If you do end up taking antibiotics for pneumonia or any other bacterial infection, make sure to support gastrointestinal health by taking probiotics at the same time.

The best way to lower the risk of contracting an infection that can lead to pneumonia is to not smoke. Adopting lifestyle habits that promote and maintain general health, including a robust immune system, through an anti-inflammatory diet, regular exercise and practicing stress reduction is also effective for prevention.

Dr. Weil also recommends that people over 65 years old get a vaccine against pneumococcal bacteria. These organisms can cause pneumonia when they enter the lungs, as well as systemic blood infections (called bacteremia), and meningitis. The pneumococcal vaccine protects against the most common pneumonococcal bacteria that cause ear and throat infections. Although it is sometimes termed the "pneumonia vaccine," it does not protect against pneumonia caused by other germs, including viruses, other types of bacteria, and fungi.

Pneumonococcal pneumonia is more serious than viral pneumonia and is a common cause of hospitalization and death in older people. According to the National Institute on Aging about 20 to 30 percent of people over 65 who have pneumonococcal pneumonia develop bacteremia and about 20 percent of those patients die despite treatment with antibiotics. He also recommends it for anyone with chronic illness such as heart disease, emphysema and asthma or diabetes and for anyone with a weakened immune system. Fortunately, most people need to get only one shot. There is some medical thought that it is best to get the vaccine before age 65 (anytime after age 50) since the positive reaction from your immune system may be better if you get the vaccine when you're younger.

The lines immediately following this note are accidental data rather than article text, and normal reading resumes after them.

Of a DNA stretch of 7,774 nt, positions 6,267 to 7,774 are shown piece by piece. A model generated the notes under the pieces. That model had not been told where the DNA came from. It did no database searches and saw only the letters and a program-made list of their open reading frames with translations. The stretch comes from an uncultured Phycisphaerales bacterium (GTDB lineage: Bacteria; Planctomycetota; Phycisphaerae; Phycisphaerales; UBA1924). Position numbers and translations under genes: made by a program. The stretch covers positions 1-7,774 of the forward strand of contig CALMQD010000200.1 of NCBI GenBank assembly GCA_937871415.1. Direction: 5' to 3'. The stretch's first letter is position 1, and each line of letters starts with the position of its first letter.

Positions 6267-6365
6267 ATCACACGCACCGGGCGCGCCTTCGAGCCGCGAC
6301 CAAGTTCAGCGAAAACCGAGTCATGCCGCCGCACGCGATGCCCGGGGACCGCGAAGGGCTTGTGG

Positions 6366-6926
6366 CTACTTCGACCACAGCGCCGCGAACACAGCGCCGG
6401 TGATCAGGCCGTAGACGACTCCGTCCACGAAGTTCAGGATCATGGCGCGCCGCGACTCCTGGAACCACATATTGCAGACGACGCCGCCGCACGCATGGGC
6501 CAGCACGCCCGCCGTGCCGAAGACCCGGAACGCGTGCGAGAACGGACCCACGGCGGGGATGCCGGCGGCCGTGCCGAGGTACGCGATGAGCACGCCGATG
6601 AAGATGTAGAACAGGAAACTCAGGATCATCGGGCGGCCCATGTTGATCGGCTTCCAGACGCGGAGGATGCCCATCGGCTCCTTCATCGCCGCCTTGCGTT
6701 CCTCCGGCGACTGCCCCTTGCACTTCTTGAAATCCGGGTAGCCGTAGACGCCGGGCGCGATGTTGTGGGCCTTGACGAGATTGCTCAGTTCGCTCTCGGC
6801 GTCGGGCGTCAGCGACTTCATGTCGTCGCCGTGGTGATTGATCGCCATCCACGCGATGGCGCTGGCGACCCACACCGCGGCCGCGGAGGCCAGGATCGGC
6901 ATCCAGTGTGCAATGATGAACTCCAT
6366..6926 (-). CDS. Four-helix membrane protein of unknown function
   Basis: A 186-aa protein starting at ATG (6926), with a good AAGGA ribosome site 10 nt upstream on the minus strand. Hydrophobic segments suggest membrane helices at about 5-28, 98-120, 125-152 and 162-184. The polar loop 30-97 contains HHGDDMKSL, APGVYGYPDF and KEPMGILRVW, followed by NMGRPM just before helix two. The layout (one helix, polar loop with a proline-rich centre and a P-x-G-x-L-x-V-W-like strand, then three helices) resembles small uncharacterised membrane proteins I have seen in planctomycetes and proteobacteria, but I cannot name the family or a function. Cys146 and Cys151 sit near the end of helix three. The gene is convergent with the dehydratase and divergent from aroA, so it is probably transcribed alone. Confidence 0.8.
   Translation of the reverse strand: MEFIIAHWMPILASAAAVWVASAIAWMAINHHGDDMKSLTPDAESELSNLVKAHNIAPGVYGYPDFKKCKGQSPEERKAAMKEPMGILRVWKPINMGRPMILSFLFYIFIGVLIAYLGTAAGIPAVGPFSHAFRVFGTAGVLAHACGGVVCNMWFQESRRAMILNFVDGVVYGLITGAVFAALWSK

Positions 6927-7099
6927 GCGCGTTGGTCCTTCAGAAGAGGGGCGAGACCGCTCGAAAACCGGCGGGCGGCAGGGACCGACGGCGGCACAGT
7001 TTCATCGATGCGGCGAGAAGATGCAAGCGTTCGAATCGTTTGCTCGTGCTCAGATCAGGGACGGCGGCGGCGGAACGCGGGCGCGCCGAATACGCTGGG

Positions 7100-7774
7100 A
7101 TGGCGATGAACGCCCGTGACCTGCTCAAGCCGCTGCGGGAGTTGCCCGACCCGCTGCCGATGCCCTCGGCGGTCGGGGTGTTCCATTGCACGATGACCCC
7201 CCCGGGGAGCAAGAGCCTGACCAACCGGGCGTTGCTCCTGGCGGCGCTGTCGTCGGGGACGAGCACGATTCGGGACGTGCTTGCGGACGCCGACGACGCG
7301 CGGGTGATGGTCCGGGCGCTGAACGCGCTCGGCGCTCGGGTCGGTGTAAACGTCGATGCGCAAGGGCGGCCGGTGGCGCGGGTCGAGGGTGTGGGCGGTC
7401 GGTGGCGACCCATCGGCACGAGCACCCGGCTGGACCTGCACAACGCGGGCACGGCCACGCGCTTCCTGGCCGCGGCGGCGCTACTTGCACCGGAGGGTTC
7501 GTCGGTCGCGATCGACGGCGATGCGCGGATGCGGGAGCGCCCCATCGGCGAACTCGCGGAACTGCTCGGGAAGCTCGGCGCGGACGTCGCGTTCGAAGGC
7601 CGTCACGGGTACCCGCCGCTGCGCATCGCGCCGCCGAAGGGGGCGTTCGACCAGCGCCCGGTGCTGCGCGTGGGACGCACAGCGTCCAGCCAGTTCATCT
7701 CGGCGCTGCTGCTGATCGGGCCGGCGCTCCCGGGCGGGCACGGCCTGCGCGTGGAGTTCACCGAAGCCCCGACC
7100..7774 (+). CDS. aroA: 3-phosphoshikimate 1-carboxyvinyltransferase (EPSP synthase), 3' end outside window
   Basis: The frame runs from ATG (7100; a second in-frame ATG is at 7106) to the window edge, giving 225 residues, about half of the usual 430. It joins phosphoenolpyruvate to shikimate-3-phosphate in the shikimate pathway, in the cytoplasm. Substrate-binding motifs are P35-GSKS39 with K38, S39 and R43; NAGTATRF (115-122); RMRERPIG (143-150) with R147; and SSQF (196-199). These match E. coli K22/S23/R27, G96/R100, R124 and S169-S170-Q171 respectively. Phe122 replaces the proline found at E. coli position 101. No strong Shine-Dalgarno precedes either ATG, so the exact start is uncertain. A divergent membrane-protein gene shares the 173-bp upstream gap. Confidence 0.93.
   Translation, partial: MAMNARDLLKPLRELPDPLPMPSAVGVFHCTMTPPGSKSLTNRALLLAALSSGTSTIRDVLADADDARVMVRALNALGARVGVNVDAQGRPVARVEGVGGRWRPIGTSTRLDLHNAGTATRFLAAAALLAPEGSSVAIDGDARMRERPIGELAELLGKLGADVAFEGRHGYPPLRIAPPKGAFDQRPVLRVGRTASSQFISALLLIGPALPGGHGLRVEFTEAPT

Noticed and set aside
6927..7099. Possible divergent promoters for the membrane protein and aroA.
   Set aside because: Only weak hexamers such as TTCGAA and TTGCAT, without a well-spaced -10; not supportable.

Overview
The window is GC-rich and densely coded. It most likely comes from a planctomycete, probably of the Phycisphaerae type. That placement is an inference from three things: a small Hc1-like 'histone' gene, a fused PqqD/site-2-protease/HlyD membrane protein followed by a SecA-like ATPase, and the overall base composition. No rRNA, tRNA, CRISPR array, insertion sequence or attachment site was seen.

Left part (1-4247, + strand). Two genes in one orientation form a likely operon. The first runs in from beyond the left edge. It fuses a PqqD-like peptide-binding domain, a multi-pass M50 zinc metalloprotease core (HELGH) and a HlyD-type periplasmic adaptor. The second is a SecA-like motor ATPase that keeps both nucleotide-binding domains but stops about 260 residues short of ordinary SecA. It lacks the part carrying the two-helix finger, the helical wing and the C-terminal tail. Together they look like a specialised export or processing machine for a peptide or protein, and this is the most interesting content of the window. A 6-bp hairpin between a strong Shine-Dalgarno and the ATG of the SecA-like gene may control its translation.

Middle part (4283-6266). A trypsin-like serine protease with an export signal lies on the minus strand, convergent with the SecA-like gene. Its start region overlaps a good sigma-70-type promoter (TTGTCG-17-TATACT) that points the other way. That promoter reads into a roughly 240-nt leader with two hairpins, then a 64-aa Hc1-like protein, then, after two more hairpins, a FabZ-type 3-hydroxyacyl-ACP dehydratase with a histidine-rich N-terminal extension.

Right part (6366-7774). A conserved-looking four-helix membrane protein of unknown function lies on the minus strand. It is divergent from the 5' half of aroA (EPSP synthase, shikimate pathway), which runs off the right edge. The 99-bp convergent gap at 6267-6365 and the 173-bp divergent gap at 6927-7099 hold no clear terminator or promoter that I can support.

If you get the vaccination, you might experience some minor side effects - typically, swelling and soreness at the injection site. Less than one percent of those who get the shot develop fever and muscle pain or unusual swelling and pain at the site of the injection.

The Weil Vitamin Advisor
Get your FREE personalized vitamin recommendation & supplement plan today!

Dr. Weil on Healthy Aging
Your Online Guide to the Anti-Inflammatory Diet. Start eating for your health - begin your free trial now.

Dr. Weil's Spontaneous Happiness
Achieve emotional well-being
in just eight weeks!
Start your 10-day free trial now!

Vitamin Library
Supplement your knowledge with Dr. Weil's essential vitamin facts. Learn why they are necessary and more.

Dr. Weil's Optimum Health Plan
Your 8-week plan to wellness.
Begin your journey today!
 

Dr. Weil's Head-to-Toe
Wellness Guide

Your guide to natural health.
Use the Wellness Guide today!

Dr. Weil's Anti-Inflammatory Diet Food Pyramid
Our interactive tool can help improve overall health through diet.

Condition Care Guide
Learn about health conditions from acne to vertigo, and Dr. Weil's view of the best treatment options for each.

Healthy Recipes
Discover a treasure trove of healthy, healing foods and creative, delicious ways to prepare them.

Q&A Library
Over 2,000 questions from you
and their corresponding answers
from Dr. Weil.

 
Copyright © 2014 Weil Lifestyle, LLC
Information on this web site is provided for informational purposes only and is not intended as a substitute for the advice provided by your physician or other healthcare professional. You should not use the information on this web site for diagnosing or treating a health problem or disease, or prescribing any medication or other treatment.

Ad Choice
Advertising Notice

This Site and third parties who place advertisements on this Site may collect and use information about your visits to this Site and other websites in order to provide advertisements about goods and services of interest to you. If you would like to obtain more information about these advertising practices and to make choices about online behavioral advertising, please click here